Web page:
Saturday, August 13, 2011

Most of What I Learned in Life, I Learned in the Kitchen

I am the proud owner of a twenty-year Associates Degree in Business. My diploma sits on my desk at the office, as a reminder to myself and others that yes, I really DO know what I'm talking about, at least some of the time. But the truth is, most of what I know in life that has any value didn't come from a textbook. The most valuable lessons I've learned in life were picked up in restaurant kitchens.

I always like to say that restaurant life is about the same as being in the Marines, except without the nice uniform or the sword. It's tough, dirty, hot and sweaty work with difficult people where you are expected to do the impossible day in and day out. The Marines have to navigate land mines and enemy fire and full frontal assault. We dealt with erupting grease traps, bus loads of Swedish Skiers ten minutes before closing, and multiple screaming babies. Ok, so maybe it isn't quite the same experience, but at least the Marines don't have to smile while they engage in hand-to-hand combat. No matter what outrageous thing our customers demand, we waitresses are always supposed to smile and be gracious.

Restaurant life quickly separates the strong from the weak. If you can't multi-task, think on your feet, deal with difficult personalities and carry twice your own body weight on a try over your head, you probably won't last that long. People always ask me how I can handle so many projects at once and this is why, when you work in food service multi-tasking is the very first skill you learn.

Back-of-the house in just about any restaurant is usually a volatile environment. When you put people with strong personalities together, most of whom have are working back-to-back twelve hour shifts, add a little heat-and-humidity and a cranky manager and possibly multiple languages, you're bound to get some fireworks. Clashes between back-of-the-house and front-of-the-house are legendary. I have seen some waitress/line cook screaming matches that would make your hair stand on end. On TV line cooks are usually portrayed as shiftless slackers, refugees from more civilized society. But the reality is, most line cooks take pride in their work and only got to BE on the line in the first place because they were good. Any line cook worth his salt takes pride in his food, and nothing will set him off as fast as a waitress questioning how he does his eggs or whether or not his steaks are the right temperature.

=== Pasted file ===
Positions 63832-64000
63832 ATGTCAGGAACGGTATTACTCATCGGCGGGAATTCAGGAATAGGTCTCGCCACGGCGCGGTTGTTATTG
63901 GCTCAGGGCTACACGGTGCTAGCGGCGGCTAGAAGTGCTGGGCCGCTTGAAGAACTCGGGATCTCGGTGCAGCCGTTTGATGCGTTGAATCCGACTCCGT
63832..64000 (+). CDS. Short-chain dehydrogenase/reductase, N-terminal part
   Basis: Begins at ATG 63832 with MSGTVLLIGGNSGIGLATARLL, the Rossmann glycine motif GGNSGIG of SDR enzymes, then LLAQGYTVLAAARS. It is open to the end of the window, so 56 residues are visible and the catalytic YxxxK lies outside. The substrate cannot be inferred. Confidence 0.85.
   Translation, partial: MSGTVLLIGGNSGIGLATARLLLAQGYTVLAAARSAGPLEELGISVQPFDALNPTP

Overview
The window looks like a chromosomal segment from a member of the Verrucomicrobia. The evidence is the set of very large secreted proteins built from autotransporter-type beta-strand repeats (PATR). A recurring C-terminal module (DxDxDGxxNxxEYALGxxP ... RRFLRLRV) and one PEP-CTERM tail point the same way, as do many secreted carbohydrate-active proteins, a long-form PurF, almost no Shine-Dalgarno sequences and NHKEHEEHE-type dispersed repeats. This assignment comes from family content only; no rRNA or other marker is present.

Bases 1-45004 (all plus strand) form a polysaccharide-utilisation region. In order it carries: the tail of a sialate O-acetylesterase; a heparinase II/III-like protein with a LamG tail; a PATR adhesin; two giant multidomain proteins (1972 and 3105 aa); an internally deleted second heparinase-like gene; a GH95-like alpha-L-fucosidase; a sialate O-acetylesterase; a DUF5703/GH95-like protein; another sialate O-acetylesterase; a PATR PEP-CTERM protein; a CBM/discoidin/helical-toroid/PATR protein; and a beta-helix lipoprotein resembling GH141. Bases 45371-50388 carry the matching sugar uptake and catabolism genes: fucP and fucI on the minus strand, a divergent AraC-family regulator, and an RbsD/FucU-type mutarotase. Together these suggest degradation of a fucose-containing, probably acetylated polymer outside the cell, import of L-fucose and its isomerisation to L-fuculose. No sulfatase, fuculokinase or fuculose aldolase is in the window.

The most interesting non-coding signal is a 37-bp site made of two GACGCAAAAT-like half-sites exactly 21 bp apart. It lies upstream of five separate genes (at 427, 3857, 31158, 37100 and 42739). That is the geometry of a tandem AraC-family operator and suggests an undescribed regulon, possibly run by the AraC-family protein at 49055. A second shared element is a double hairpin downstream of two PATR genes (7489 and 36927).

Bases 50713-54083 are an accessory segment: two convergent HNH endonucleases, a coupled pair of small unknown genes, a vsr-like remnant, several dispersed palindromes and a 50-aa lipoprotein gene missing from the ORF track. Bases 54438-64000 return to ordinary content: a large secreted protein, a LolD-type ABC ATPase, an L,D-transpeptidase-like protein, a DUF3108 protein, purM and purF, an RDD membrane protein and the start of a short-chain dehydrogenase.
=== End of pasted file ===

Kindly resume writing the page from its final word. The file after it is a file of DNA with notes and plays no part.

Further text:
In most of the restaurants I've worked in back-of-the-house was dominated by men, front-of-the-house more so by women and college kids.  Over the years I also watched the kitchens come to be dominated by immigrants, which added another layer of difference between the people in the front and the people working in back. A lot of the bosses I've worked for were immigrants, too. Like I said, restaurants are not for the faint hearted, and nobody has the work ethic or the drive to succeed that a restaurant needs like an immigrant, who came here to make something better for himself and his family.

I've seen some heart-breaking things in restaurants, too, and working with so many people who came from somewhere else is why I ultimately became an activist. I wasn't actually trying to be an activist, I was just trying to help the people I worked with, people who some way or other always seemed to get the short end of the stick. In one of the restaurants where I worked a 17 year old got seriously burned when a pot of boiling soup fell on him. He should have been sent to the hospital, but instead the boss told him to clean up the mess and go back to work washing dishes. I've worked with two men who, in separate incidents, were hit by cars while riding their bikes to work. In both cases, the people who hit them drove away and left them. Neither went to the hospital, they just pulled themselves together, limped the rest of the way to work, pushing their broken bikes, and did their best to work all day through the aches and pains. Some of the finest people I've ever had the pleasure to know were my humble, hardworking immigrant co-workers, many of whom taught me more about life and what is really important than they will ever know.

It has been a couple of year's since I've waitressed. I'm getting to old and, frankly, too fat. I can't move as fast as I used to and I can't tolerate being on my feet for extended periods anymore. I also think I've reached my limit for smiling at people when really I'd like to break the plate over their heads. But I am still grateful for all that I learned about life and all the fine people I had the pleasure to know working in food service. 

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